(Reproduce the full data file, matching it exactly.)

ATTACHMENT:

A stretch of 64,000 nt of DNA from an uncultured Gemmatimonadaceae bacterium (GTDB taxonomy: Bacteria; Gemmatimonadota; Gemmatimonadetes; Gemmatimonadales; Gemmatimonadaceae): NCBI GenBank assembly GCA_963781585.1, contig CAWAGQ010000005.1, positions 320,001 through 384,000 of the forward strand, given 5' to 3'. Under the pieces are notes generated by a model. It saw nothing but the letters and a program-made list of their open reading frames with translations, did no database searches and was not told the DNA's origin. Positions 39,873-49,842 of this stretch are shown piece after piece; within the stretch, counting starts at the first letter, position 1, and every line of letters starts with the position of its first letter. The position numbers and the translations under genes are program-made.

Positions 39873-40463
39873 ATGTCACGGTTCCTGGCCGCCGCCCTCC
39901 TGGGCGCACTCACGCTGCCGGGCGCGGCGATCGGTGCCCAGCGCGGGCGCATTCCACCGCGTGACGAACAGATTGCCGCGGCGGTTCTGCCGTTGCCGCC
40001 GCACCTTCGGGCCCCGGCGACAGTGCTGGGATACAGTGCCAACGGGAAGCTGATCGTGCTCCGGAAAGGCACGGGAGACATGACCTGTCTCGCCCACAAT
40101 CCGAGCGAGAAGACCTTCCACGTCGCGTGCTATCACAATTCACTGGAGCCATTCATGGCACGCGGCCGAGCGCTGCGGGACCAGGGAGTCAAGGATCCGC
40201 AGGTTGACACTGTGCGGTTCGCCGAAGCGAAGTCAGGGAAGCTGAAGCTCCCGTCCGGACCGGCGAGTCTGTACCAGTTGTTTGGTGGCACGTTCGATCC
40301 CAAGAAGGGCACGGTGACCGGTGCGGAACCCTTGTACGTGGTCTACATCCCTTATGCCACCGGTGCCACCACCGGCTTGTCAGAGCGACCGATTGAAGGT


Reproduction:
A stretch of 64,000 nt of DNA from an uncultured Gemmatimonadaceae bacterium (GTDB taxonomy: Bacteria; Gemmatimonadota; Gemmatimonadetes; Gemmatimonadales; Gemmatimonadaceae): NCBI GenBank assembly GCA_963781585.1, contig CAWAGQ010000005.1, positions 320,001 through 384,000 of the forward strand, given 5' to 3'. Under the pieces are notes generated by a model. It saw nothing but the letters and a program-made list of their open reading frames with translations, did no database searches and was not told the DNA's origin. Positions 39,873-49,842 of this stretch are shown piece after piece; within the stretch, counting starts at the first letter, position 1, and every line of letters starts with the position of its first letter. The position numbers and the translations under genes are program-made.

Positions 39873-40463
39873 ATGTCACGGTTCCTGGCCGCCGCCCTCC
39901 TGGGCGCACTCACGCTGCCGGGCGCGGCGATCGGTGCCCAGCGCGGGCGCATTCCACCGCGTGACGAACAGATTGCCGCGGCGGTTCTGCCGTTGCCGCC
40001 GCACCTTCGGGCCCCGGCGACAGTGCTGGGATACAGTGCCAACGGGAAGCTGATCGTGCTCCGGAAAGGCACGGGAGACATGACCTGTCTCGCCCACAAT
40101 CCGAGCGAGAAGACCTTCCACGTCGCGTGCTATCACAATTCACTGGAGCCATTCATGGCACGCGGCCGAGCGCTGCGGGACCAGGGAGTCAAGGATCCGC
40201 AGGTTGACACTGTGCGGTTCGCCGAAGCGAAGTCAGGGAAGCTGAAGCTCCCGTCCGGACCGGCGAGTCTGTACCAGTTGTTTGGTGGCACGTTCGATCC
40301 CAAGAAGGGCACGGTGACCGGTGCGGAACCCTTGTACGTGGTCTACATCCCTTATGCCACCGGTGCCACCACCGGCTTGTCAGAGCGACCGATTGAAGGT